Children need champions. Get involved, speak out, volunteer, or become a donor and give every child a fair chance to succeed.
Library Home | Reset filters
Select one or more filter options and click search below.
COVID-19 poses a grave threat to the world’s children. As it has been showed in a previous report, while the mortality rate for healthy children infected by the virus has been lower than for adults and those with pre-existing conditions, 30 million are still at risk of illness and death. It is the indirect effects and impacts of this disease that pose a clear and present danger to children, particularly the most vulnerable. This report looks at one those impacts of COVID-19 on girls and boys. Violence. It predicts a major spike in the cases of children experiencing physical, emotional and sexual violence, both now and in the months and years to come. Whether they are forced to stay at home, or, in time, are sent to work or pushed into early marriage, boys and girls face a bleak future – unless governments, UN agencies, donors, NGOs, and the private sector do everything thing they can now to protect them.
Xiao-Bo Zhang; Yong-Hao Gui; Xiu Xu (et al.)
As many as 30 million children are at risk of disease and death because of the secondary impacts of the COVID-19 pandemic. World Vision’s Aftershocks report considers what would happen if the devastating secondary impacts of the 2015-2016 Ebola outbreak on children were replicated in the 24 most fragile countries covered by the UN’s COVID-19 humanitarian appeal. Secondary impacts will threaten many more children’s lives than COVID-19 itself. As many as 30 million children’s lives are in danger from secondary health impacts such as deadly diseases like malaria, a lack of immunisation, or increased malnutrition, as health systems are overwhelmed by COVID-19 patients.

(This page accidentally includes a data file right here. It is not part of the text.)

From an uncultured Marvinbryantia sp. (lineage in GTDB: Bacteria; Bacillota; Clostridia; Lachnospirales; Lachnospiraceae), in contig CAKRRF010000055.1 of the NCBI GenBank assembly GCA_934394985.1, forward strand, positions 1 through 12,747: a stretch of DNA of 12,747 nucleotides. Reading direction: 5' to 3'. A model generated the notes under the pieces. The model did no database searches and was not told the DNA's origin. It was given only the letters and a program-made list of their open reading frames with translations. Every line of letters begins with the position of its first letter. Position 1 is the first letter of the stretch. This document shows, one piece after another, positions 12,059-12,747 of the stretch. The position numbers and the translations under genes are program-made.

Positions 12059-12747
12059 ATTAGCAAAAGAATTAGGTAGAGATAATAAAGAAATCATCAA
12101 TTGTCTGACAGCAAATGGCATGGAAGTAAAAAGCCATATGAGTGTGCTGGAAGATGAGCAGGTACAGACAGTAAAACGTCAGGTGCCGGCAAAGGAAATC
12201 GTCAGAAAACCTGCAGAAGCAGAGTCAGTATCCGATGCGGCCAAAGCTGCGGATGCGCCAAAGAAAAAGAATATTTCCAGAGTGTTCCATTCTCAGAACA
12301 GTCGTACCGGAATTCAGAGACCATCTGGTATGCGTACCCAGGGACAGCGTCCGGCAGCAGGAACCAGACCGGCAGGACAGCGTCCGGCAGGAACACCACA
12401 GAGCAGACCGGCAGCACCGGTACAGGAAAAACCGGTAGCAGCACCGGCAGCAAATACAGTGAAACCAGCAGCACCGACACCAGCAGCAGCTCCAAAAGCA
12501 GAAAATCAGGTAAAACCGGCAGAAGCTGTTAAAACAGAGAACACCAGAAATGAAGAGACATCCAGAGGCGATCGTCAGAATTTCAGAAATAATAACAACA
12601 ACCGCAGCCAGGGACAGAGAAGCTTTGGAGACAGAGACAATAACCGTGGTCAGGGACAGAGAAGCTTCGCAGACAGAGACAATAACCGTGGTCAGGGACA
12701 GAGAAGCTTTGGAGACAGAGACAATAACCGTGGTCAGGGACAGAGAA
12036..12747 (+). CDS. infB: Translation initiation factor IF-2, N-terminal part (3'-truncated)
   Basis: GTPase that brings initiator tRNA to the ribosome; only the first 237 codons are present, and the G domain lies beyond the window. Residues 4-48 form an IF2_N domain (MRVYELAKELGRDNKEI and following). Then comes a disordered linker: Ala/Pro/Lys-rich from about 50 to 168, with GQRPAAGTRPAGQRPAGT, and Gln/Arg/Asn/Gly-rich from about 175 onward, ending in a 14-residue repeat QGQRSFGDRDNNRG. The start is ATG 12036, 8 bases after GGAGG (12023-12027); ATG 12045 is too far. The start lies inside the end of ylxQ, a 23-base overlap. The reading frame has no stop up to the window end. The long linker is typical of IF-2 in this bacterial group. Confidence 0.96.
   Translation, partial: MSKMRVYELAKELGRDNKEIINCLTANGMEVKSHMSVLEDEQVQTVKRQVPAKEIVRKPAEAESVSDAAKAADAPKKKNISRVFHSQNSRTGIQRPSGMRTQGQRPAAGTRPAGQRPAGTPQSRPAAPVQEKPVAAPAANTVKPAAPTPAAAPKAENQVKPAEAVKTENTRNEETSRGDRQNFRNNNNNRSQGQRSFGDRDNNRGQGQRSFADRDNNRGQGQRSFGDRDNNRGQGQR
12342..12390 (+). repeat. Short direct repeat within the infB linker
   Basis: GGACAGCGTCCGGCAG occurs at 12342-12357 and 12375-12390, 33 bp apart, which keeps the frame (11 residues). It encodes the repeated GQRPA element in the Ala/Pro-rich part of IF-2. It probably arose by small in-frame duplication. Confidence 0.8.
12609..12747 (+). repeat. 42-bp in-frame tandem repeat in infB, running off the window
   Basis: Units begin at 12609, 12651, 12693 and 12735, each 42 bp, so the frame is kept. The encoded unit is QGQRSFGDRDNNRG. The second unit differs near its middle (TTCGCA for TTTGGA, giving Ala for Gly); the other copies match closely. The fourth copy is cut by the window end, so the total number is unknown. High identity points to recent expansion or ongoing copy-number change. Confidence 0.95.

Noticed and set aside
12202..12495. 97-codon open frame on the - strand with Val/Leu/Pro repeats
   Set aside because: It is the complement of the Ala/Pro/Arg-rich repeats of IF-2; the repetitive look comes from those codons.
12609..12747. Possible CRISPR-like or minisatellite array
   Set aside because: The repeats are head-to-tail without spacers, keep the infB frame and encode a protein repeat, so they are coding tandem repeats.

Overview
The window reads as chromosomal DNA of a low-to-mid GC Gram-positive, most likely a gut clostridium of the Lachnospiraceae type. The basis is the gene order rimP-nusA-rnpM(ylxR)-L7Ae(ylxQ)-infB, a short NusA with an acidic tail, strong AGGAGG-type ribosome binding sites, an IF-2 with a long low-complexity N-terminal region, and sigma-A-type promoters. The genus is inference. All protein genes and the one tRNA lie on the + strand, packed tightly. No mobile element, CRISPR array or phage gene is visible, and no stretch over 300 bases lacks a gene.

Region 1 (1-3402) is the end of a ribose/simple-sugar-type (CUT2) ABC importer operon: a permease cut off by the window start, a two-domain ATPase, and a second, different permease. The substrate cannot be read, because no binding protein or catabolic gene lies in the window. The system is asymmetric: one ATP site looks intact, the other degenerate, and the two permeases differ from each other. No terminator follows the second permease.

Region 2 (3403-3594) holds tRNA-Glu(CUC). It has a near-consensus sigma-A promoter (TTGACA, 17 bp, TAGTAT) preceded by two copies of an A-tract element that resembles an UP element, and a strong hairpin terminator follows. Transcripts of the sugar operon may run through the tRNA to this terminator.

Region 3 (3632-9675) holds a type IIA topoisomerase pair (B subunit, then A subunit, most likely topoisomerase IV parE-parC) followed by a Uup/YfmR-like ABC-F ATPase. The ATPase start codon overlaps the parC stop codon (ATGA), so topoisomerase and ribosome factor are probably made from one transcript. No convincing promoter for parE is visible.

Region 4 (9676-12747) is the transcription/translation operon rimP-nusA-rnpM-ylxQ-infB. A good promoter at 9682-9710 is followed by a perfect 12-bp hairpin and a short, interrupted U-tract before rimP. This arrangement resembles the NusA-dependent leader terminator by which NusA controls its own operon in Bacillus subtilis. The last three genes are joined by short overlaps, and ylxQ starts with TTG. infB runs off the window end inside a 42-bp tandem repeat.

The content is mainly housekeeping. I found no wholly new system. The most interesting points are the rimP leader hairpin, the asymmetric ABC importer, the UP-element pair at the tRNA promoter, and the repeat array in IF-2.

Disease outbreaks affect women and men differently, and pandemics make existing inequalities for women and girls and discrimination of other marginalized groups such as persons with disabilities and those in extreme poverty, worse. This needs to be considered, given the different impacts surrounding detection and access to treatment for women and men. Women represent 70 percent of the health and social sector workforce globally and special attention should be given to how their work environment may expose them to discrimination, as well as thinking about their sexual and reproductive health and psychosocial needs as frontline health workers.
UNICEF Innocenti's Children and COVID-19 Library is a database collecting research from around the world on COVID-19 and its impacts on children and adolescents.
Subscribe to updates on new research about COVID-19 & children
COVID-19 & Children: Rapid Research Response